U.S. Department of Transportation (usually just referred as DOT) this week released four enforcement orders against foreign airlines with penalties.
Norwegian Air Shuttle was trying to claim increased taxes from passengers that had already purchased tickets, Qantas was blamed with cabotage associated with its JFK-LAX flight, ANA exceeded the four hour tarmac rule due to diversion and Copa failed to provide food and working lavatories during long tarmac delay.
You can access DOT’s page for enforcement orders here.
Norwegian Air Shuttle
Norwegian government had enacted new tax that was roughly $9. The airline had sent our emails to passengers that had already purchased tickets and demanded passengers to pay this amount or.
Post purchase price increases are in violation of DOT rules. DOT accessed $100,000 in civil penalties.
Qantas operates JFK-LAX flight but is only allowed to sell tickets on this service to those passengers that are continuing on its services. Non-revenue passengers are supposedly also allowed on this flight.
Qantas had sold tickets on its codeshare flights to Papeete and Auckland from JFK. Flights from Los Angeles to Auckland and Papeete and Auckland were QF coded but operated by other airlines. This is in violation on cabotage rules. The airline was assessed $125,000 in civil penalties.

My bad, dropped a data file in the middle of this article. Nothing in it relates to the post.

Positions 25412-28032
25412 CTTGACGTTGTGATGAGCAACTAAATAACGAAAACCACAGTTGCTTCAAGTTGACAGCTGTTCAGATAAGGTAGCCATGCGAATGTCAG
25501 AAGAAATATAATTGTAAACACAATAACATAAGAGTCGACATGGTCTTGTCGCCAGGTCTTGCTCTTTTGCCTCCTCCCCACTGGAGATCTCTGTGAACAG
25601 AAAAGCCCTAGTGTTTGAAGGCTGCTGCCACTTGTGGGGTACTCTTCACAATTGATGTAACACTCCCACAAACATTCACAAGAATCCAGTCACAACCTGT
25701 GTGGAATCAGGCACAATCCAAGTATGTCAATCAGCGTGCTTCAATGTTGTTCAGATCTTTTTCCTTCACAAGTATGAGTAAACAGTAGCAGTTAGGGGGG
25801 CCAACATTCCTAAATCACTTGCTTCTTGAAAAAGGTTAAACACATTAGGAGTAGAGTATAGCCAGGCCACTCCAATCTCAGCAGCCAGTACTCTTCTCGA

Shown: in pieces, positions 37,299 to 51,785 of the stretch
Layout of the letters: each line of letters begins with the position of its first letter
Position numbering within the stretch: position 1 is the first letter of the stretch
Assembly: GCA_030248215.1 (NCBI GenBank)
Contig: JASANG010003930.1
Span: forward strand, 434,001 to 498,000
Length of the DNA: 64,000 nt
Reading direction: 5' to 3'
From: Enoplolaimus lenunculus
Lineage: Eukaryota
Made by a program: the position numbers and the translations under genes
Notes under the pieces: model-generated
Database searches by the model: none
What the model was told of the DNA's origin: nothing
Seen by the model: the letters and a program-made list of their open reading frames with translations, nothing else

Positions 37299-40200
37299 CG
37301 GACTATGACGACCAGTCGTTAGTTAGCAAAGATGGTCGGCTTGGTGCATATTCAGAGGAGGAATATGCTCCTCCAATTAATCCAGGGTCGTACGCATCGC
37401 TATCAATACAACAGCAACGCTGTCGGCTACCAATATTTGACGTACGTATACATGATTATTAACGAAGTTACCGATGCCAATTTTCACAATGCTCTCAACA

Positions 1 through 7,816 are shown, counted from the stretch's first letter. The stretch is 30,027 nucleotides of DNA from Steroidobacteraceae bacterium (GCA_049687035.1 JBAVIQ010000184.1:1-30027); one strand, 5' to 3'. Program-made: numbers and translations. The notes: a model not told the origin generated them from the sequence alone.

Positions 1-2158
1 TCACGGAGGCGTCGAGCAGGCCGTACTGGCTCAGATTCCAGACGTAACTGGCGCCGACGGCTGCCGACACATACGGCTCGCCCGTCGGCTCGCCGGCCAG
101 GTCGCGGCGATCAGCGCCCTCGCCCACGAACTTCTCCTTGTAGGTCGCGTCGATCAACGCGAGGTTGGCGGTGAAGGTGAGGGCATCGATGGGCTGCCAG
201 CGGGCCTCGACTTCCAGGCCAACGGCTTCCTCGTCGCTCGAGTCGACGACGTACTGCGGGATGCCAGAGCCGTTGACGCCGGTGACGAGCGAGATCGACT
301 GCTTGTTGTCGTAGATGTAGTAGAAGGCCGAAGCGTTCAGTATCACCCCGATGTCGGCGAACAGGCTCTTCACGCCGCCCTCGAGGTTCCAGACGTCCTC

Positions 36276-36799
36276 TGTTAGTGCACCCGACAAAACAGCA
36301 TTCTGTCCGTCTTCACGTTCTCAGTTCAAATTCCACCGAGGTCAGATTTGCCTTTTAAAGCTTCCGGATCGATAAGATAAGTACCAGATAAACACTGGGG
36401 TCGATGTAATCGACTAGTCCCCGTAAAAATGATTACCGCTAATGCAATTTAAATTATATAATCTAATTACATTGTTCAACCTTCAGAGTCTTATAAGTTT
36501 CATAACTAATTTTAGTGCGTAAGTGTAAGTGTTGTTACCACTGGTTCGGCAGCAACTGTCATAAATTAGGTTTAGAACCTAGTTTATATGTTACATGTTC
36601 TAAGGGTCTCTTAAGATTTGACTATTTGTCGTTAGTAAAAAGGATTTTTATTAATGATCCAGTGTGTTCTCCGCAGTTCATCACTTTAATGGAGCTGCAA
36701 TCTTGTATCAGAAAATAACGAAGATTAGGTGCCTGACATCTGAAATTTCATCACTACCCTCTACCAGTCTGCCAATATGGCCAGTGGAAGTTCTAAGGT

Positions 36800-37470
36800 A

ANA (All Nippon Airways)
This is quite tricky situation for the airline. The airline had to divert the plane to Dulles due to weather situation in New York. If any passenger would have deplaned in Dulles, ANA would have needed to clear all passengers and baggage in the destination and the crew would have timed out.
The airline eventually had to cancel the flight and deplane everyone in Dulles anyway due to crew rest requirements. This after over four hour delay. DOT assessed $90,000 in civil penalties
Copa flight from Panama to Los Angeles had to diver to Ontario (ONT – East of LA) due to bad weather. The delay was more than two hours during which the crew didn’t feed passengers and the lavatories were nonfunctional. DOT assessed $25,000 in penalties.
DOT has gone easy on domestic airlines as of late but seems that foreign carriers and their different case.
You have to remember that these penalties are basically halved and only paid in full if they break same rules again within set period of times (unlikely).